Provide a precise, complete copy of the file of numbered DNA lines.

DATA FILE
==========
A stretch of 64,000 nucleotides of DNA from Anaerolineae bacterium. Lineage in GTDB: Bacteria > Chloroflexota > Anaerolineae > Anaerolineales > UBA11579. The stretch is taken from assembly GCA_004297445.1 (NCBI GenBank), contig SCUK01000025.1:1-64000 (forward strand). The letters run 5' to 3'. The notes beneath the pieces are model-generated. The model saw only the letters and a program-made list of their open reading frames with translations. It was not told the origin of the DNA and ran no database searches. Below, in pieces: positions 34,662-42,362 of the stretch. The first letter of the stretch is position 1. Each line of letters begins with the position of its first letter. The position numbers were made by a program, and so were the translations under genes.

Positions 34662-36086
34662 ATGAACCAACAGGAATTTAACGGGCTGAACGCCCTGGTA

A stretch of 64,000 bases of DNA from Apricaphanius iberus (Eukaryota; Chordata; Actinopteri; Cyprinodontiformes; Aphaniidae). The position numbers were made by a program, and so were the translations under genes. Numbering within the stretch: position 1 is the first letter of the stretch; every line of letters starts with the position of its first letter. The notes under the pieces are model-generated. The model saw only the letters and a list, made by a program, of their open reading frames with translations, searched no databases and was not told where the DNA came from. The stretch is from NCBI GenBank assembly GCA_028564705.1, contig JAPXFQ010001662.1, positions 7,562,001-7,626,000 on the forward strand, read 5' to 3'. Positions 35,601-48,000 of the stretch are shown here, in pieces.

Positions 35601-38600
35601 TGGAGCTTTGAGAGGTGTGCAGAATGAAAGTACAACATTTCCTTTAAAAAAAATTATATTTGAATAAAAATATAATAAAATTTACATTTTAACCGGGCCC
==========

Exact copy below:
A stretch of 64,000 nucleotides of DNA from Anaerolineae bacterium. Lineage in GTDB: Bacteria > Chloroflexota > Anaerolineae > Anaerolineales > UBA11579. The stretch is taken from assembly GCA_004297445.1 (NCBI GenBank), contig SCUK01000025.1:1-64000 (forward strand). The letters run 5' to 3'. The notes beneath the pieces are model-generated. The model saw only the letters and a program-made list of their open reading frames with translations. It was not told the origin of the DNA and ran no database searches. Below, in pieces: positions 34,662-42,362 of the stretch. The first letter of the stretch is position 1. Each line of letters begins with the position of its first letter. The position numbers were made by a program, and so were the translations under genes.

Positions 34662-36086
34662 ATGAACCAACAGGAATTTAACGGGCTGAACGCCCTGGTA

A stretch of 64,000 bases of DNA from Apricaphanius iberus (Eukaryota; Chordata; Actinopteri; Cyprinodontiformes; Aphaniidae). The position numbers were made by a program, and so were the translations under genes. Numbering within the stretch: position 1 is the first letter of the stretch; every line of letters starts with the position of its first letter. The notes under the pieces are model-generated. The model saw only the letters and a list, made by a program, of their open reading frames with translations, searched no databases and was not told where the DNA came from. The stretch is from NCBI GenBank assembly GCA_028564705.1, contig JAPXFQ010001662.1, positions 7,562,001-7,626,000 on the forward strand, read 5' to 3'. Positions 35,601-48,000 of the stretch are shown here, in pieces.

Positions 35601-38600
35601 TGGAGCTTTGAGAGGTGTGCAGAATGAAAGTACAACATTTCCTTTAAAAAAAATTATATTTGAATAAAAATATAATAAAATTTACATTTTAACCGGGCCC